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Taming The Chronic Catnapper

No matter the age of your baby you have probably encountered a short nap or two in your day. How many times have you laid your baby down hoping for a nice long nap so you can get something done or God forbid, take a nap yourself… only to find her waking up 30-45 minutes later just as you were drifting off into your own dreamland?

Actually, a 30-45 minute nap makes a lot of sense when you learn that the typical sleep cycle for a baby is 30-45 minutes; compared to about 90 minutes for adults. If your baby has not yet learned how to put themselves to sleep without any help from you, when they wake up after their first sleep cycle ends, they don’t quite know what to do to get back to sleep.

baby with lovey

Here are some tried and true tips for helping your baby stretch their naps longer:

  • Help your baby fall asleep in the same location where they will wake up
    • Can you imagine falling asleep on the couch only to find yourself in your bed when you wake up? If it were me, I can easily imagine feeling a tad confused as to how I got there. Oh and also imagine that you were snuggled up in a nice warm blanket on the couch only to find nothing covering you in your bed! So now you are confused AND mad that your original comfort was taken away without you knowing! This is how your baby feels if they fall asleep in your arms or on your chest and then you pull the switcharoo and sneak them into their crib after they are asleep. So how do you do this?
    • Go through a short nap routine to help your baby get into the “zone” for a restful nap
    • Place them where you want them to sleep (crib, etc.) while they are still awake
  • Help your baby figure out their own way to go to sleep so they can do it again when you aren’t there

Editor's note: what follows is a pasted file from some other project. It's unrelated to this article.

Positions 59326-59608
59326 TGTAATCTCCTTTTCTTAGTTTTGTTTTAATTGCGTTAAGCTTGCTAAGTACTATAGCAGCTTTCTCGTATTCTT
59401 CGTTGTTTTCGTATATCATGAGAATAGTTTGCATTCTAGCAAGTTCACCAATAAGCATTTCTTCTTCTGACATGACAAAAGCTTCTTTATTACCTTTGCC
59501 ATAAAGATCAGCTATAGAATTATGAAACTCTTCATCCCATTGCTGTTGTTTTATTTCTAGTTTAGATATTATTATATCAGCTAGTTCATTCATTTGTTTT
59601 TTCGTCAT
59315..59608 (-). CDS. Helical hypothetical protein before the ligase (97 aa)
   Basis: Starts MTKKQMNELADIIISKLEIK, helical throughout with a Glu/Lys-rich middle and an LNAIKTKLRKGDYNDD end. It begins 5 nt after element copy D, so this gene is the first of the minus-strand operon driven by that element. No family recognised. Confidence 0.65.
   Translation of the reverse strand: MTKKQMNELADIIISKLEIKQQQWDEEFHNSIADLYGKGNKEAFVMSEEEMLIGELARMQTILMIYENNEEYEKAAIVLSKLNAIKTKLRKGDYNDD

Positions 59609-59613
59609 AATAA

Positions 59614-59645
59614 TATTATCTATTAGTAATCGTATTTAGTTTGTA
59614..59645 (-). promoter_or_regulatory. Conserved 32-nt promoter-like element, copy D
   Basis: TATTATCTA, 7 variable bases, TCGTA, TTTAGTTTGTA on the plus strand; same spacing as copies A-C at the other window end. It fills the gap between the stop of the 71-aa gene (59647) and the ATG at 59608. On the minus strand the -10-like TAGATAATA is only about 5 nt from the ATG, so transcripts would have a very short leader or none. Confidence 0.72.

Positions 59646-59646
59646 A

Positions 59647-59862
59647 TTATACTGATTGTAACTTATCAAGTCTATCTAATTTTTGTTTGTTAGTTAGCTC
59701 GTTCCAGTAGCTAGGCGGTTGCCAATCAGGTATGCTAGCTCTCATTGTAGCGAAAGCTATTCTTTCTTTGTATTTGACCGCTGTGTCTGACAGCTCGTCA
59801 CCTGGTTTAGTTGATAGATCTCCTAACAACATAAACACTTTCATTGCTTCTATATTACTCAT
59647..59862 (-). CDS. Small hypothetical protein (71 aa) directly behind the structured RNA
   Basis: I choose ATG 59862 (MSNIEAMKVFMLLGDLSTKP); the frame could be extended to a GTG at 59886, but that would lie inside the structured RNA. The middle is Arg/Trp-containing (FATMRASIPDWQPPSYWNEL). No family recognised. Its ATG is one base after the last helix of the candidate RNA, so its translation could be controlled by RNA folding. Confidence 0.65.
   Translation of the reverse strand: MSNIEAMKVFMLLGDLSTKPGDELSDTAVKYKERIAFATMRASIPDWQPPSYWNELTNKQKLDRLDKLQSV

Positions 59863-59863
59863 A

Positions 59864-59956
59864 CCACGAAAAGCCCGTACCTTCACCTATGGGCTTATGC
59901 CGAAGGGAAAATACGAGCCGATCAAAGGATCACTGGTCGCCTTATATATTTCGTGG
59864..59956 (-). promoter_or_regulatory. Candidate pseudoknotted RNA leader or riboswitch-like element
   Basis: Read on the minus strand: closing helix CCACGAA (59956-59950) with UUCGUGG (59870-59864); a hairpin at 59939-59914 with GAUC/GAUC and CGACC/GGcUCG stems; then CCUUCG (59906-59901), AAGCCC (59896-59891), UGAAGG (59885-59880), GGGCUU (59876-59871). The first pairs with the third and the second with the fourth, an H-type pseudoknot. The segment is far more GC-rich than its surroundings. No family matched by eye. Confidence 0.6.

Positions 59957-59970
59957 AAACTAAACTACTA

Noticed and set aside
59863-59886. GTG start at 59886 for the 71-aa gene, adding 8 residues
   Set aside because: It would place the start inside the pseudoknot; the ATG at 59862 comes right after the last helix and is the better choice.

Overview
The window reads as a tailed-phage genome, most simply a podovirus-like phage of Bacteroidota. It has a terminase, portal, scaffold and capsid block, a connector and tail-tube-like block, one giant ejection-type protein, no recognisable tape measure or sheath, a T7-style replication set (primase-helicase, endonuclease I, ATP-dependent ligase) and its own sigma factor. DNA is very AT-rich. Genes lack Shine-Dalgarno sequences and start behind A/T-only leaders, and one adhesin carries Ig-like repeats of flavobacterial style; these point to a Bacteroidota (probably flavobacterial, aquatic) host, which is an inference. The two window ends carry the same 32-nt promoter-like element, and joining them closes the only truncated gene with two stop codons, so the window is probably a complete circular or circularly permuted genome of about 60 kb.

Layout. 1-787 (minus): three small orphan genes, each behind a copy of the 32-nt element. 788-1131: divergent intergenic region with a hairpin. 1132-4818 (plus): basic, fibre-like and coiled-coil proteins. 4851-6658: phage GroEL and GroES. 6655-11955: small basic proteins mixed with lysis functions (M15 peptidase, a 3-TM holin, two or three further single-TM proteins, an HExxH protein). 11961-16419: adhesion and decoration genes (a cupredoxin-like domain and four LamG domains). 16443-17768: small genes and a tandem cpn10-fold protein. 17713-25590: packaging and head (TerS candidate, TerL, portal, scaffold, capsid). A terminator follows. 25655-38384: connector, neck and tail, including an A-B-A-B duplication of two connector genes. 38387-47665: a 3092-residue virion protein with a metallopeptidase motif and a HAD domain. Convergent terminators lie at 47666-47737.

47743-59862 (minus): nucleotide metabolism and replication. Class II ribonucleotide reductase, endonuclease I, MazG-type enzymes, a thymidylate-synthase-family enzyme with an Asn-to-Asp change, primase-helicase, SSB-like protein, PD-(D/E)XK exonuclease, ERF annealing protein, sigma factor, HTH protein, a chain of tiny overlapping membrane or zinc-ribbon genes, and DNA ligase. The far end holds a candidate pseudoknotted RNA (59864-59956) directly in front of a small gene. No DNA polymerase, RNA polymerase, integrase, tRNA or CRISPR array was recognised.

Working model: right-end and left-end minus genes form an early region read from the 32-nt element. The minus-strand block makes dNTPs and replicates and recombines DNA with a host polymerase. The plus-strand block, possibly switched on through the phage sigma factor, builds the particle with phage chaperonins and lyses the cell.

• If you do most of the work for them they will have no choice but to call for you when they wake because they need that help again to get back to sleep.
    • If your baby is younger, go ahead and give them some comfort but let them do most of the work themselves.
  • Help them over the “hump”
    • If they do wake around 30-45 minutes and are calling for you, know in your mind that they are probably not ready to be awake yet as this is not a restorative nap.
    • You can go to them and gently try to coax them back to sleep to help them get over that “hump” from one sleep cycle to the next. Eventually, they will be able to do this on their own.

For any age baby, a nap that lasts less than 60 minutes is not enough to help them restore their energy for the next wake time so make it your goal to get at least one hour for each nap of the day.

Happy Napping! If you have specific tips that have helped your baby nap better and longer, please share them below! And if you need help with improving naps (or any sleep for your baby), set up a Let’s Get Acquainted Session with me, and let’s chat!

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